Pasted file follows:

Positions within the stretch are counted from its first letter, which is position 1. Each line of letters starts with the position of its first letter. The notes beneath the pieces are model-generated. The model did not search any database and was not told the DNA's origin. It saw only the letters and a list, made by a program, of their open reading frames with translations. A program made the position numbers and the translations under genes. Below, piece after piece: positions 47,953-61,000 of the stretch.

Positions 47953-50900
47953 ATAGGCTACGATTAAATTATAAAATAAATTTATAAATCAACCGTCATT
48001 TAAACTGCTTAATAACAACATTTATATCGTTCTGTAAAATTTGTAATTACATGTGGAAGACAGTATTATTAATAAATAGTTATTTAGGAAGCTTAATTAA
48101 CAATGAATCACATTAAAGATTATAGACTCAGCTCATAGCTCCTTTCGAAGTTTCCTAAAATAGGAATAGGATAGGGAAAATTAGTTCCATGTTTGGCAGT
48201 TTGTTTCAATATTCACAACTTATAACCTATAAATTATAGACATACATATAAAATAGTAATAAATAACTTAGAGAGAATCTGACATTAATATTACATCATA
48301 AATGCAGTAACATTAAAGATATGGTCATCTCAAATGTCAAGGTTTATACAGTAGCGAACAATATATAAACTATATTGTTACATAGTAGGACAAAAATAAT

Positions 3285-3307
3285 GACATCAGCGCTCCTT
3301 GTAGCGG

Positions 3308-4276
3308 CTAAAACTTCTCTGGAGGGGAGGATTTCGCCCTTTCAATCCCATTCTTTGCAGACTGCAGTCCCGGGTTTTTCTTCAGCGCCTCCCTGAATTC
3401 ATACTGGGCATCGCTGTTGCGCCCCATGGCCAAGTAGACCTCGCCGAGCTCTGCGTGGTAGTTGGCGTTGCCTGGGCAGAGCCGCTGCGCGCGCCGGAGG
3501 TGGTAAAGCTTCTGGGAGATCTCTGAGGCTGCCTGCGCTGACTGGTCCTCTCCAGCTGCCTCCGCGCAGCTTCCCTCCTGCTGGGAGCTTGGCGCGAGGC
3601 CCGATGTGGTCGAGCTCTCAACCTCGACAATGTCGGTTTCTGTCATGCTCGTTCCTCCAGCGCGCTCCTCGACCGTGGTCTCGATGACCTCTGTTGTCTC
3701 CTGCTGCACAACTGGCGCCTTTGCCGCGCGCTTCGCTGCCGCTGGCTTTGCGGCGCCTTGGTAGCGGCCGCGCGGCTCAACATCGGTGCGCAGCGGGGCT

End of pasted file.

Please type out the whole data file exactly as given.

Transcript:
Positions within the stretch are counted from its first letter, which is position 1. Each line of letters starts with the position of its first letter. The notes beneath the pieces are model-generated. The model did not search any database and was not told the DNA's origin. It saw only the letters and a list, made by a program, of their open reading frames with translations. A program made the position numbers and the translations under genes. Below, piece after piece: positions 47,953-61,000 of the stretch.

Positions 47953-50900
47953 ATAGGCTACGATTAAATTATAAAATAAATTTATAAATCAACCGTCATT
48001 TAAACTGCTTAATAACAACATTTATATCGTTCTGTAAAATTTGTAATTACATGTGGAAGACAGTATTATTAATAAATAGTTATTTAGGAAGCTTAATTAA
48101 CAATGAATCACATTAAAGATTATAGACTCAGCTCATAGCTCCTTTCGAAGTTTCCTAAAATAGGAATAGGATAGGGAAAATTAGTTCCATGTTTGGCAGT
48201 TTGTTTCAATATTCACAACTTATAACCTATAAATTATAGACATACATATAAAATAGTAATAAATAACTTAGAGAGAATCTGACATTAATATTACATCATA
48301 AATGCAGTAACATTAAAGATATGGTCATCTCAAATGTCAAGGTTTATACAGTAGCGAACAATATATAAACTATATTGTTACATAGTAGGACAAAAATAAT

Positions 3285-3307
3285 GACATCAGCGCTCCTT
3301 GTAGCGG

Positions 3308-4276
3308 CTAAAACTTCTCTGGAGGGGAGGATTTCGCCCTTTCAATCCCATTCTTTGCAGACTGCAGTCCCGGGTTTTTCTTCAGCGCCTCCCTGAATTC
3401 ATACTGGGCATCGCTGTTGCGCCCCATGGCCAAGTAGACCTCGCCGAGCTCTGCGTGGTAGTTGGCGTTGCCTGGGCAGAGCCGCTGCGCGCGCCGGAGG
3501 TGGTAAAGCTTCTGGGAGATCTCTGAGGCTGCCTGCGCTGACTGGTCCTCTCCAGCTGCCTCCGCGCAGCTTCCCTCCTGCTGGGAGCTTGGCGCGAGGC
3601 CCGATGTGGTCGAGCTCTCAACCTCGACAATGTCGGTTTCTGTCATGCTCGTTCCTCCAGCGCGCTCCTCGACCGTGGTCTCGATGACCTCTGTTGTCTC
3701 CTGCTGCACAACTGGCGCCTTTGCCGCGCGCTTCGCTGCCGCTGGCTTTGCGGCGCCTTGGTAGCGGCCGCGCGGCTCAACATCGGTGCGCAGCGGGGCT